When I think back to my months on maternity leave, the memories are a mish-mash of blissfully snuggling my newborn and frantically dodging his flowing bodily fluids. It was a beautiful yet chaotic and stressful time, coupled with the obnoxiously loud ticking clock counting down to my return date. That clock reminds us all that the stress during maternity leave is, in fact, temporary (a welcome realization for some, and an overwhelming disappointment for others), but that doesn't necessarily make it easier in the moment.
The weeks spent at home after I gave birth also gave me plenty of opportunities to stew on the decisions my partner and I were making. It seemed like only minutes passed between the birth and the realization that my leave would soon come to an end. As days with our baby started to feel every-so-slightly more routine and regular, and as the end date of my leave crept closer and closer, I couldn’t help but feel like I should have more of this parenting thing under control. It's an unfortunate benchmark that many of us are faced with, and one that often inspires us to size up our current mothering skills, knowing there might not be another chance to spend as much uninterrupted time with our child (unless, of course, we make some major life and career changes, which often opens up a whole other set of stresses). I wish I could hug every single mom nearing the end of her leave (including the ones who can't wait to go back to work) because no matter how you cut it, it's a transition, and those are rarely easy. Here's a few of the things that were swimming around my head when I was in that boat:
"How Am I Doing At This Mom Thing?"
As far as I could tell, any day that our son stayed alive was a successful one. However, I would have loved to have a better sense of what I was good at, and what I should continue to improve upon. To this day, I’m still trying to figure it out.
"Am I Making The Right Choice By Going Back To Work?"
Every day leading up to my return to work, I questioned whether or not it was the best decision. And, hey, guess what? I'm still trying to figure out if it was the right choice. Most of the big parenting choices don't have static, immovable, permanent answers that feels good forever after you make them. A lot of it is just finding a way to feel comfortable existing in a state of perpetually half-certainty that you've made the best choice you can.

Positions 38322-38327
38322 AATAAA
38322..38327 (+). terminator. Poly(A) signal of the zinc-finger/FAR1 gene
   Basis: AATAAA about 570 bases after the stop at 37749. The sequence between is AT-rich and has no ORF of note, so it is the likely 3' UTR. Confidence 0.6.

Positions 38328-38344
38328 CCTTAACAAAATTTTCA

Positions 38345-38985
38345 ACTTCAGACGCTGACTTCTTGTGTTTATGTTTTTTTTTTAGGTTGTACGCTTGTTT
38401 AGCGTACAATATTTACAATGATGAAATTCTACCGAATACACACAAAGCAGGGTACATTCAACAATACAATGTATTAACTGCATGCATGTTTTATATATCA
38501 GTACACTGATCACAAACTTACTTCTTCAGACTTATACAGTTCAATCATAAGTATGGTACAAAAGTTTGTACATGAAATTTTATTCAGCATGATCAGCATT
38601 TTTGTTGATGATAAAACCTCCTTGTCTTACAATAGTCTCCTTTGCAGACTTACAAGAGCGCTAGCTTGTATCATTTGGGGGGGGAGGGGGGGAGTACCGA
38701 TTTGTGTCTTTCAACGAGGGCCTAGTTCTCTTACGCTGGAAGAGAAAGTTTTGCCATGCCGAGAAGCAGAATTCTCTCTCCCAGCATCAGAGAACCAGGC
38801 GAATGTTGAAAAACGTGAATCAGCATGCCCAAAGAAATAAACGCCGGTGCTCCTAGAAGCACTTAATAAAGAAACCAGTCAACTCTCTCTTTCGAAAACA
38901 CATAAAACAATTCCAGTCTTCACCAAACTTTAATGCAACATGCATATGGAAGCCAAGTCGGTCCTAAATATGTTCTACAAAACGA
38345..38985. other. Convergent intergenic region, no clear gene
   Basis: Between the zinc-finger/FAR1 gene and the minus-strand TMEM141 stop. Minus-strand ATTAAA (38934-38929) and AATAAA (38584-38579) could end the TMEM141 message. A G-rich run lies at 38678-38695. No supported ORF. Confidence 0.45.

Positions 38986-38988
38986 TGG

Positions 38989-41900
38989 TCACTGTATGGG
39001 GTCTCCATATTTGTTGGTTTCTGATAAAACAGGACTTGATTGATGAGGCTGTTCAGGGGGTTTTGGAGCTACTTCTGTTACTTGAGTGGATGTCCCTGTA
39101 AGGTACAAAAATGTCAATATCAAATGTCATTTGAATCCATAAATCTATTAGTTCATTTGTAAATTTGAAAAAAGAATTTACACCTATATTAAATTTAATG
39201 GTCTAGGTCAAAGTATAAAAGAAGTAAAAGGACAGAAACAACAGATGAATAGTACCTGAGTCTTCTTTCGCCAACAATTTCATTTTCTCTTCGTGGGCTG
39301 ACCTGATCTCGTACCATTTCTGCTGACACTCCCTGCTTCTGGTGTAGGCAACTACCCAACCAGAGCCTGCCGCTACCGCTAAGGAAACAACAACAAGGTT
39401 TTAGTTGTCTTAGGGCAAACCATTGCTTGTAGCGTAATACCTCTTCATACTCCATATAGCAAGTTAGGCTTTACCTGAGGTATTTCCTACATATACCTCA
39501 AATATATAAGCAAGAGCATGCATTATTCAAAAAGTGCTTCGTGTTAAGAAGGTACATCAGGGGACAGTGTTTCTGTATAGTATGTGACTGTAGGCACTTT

"How Is That First Day Back Going To Go?"
Before I got pregnant, I struggled with getting up and getting to work on time. Because I'm human. While on leave, I rarely managed to shower before lunchtime. One of the major points of concern I had was how I’d be able to manage all of the logistics required to get myself up and out the door on time (especially when I was working with a closet full of clothes that didn’t exactly fit me) in addition to preparing the baby to leave, too.
"How Will Childcare Go?"
We had a complicated arrangement of work-from-home hours for me and my husband, parking lot baby transfers, and help from family members. I would not recommend it if you can opt for something simpler, but it's also nice reassurance that even if you can't opt for something simpler, you can still make it work.
"What About All The Other New-Mom/New-Baby Worries?"
How normal is his nap schedule? Should we change his diaper size? Buy baby laundry soap? Should I boil the pacifiers again? Is that breathing noise normal? Is his belly button healing normally? Is he hungry? Tired? Mad? Gassy? Where's his teething thingy?
"When Am I Going To Feel Like Myself Again?"
I mistakenly thought that, once I no longer had a baby in my body, I would feel normal again. Ah, how cute and naive my younger self was.
"How Are Sick Days Going To Work Now?"
I dreaded that first day that my partner and I would have to make a quick choice about which one of us would stay home with our little. This concern also gave me a great respect for anyone who's ever parented without sick days.
"What Happens If There's An Emergency When I'm At Work?"
This concern also gave me a great respect for anyone who's ever parented without a cell phone.
"What If The Baby Doesn't Miss Me? Or What If He Misses Me Too Much?"
That's the thing about babies: They're pretty resilient. Even if he did miss me (or not miss me at all) it obviously didn't bother him enough to mention it once he gained the ability to talk months later.
"What If I'm Not Good At My Job Anymore?"
I mean, it had been three months since I'd last done it, so this felt like a valid concern at the time. There's a reason the saying is "just like riding a bicycle" and not "just like returning to your job after having a baby."
"How Am I Going To Work Without Sleep?"
I never did find a good answer to this beyond coffee, music, and an inner mantra of "SUCK IT UP, YOU GOT THIS.’’